Finally, the Assa waste stabilization ponds have good treatment performance, it is a new station that did not yet exceed the limit of its capacity and comparing it with these three stations we have a clear idea on what we should add so that we can arrive at the Moroccan irrigation standards and have a significant new source of water that could help us combat the water scarcity of our region.

Principal component analysis of physicochemical results

To better interpret the results obtained relating to physicochemical parameters, a statistical study was made using a multivariate analysis method: principal component analysis (PCA), using the XLSTAT 2009 software. The objective of the PCA is to present, in a graphical form, the maximum of the information contained in a data table, based on the principle of double projection on the factorial axes, data processing by principal component analysis, using the physico-chemical parameters Tair, Tw, pH, Cond, DO, BOD5, COD, and TSS, and the 12 months of sampling.

Analysis of the results shows that most of the information is explained by the first two factorial axes (Tables 8 and 9). In the factorial plan F1xF2, the two components F1 and F2 contribute to the total inertia with a percentage of 70.21% of total data set. The first component (F1) cumulates 45.92% of the total variance and the second component (F2) cumulates about 24.29% of the total variance of the data set (Table 5). Reduction of the dimensionality of the total data using the PCA analysis is from eight to two axes (eight parameters to two parameters) and generates 75% of reduction and resulted in 29.79% loss of information contained in the dimensions.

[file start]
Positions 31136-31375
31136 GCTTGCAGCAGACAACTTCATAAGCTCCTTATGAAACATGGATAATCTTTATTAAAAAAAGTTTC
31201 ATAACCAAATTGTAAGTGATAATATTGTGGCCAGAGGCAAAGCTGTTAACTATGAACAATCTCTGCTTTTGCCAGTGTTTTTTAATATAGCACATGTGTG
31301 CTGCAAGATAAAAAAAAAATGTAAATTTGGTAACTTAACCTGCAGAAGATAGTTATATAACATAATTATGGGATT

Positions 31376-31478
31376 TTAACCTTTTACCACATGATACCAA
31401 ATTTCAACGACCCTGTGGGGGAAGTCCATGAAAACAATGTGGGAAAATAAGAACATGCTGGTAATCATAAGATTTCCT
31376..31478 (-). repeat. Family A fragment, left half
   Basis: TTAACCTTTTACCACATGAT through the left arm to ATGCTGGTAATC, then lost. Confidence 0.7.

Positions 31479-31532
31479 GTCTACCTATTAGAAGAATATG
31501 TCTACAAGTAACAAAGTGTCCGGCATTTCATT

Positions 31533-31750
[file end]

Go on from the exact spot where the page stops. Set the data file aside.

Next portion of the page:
Table 7

Station abatement ratios and characterization parameters of wastewater of the Assa WWTP

COD/BOD5 2.47 
TSS/BOD5 1.18 
OM 676.64 mg/L 
COD/BOD5 2.47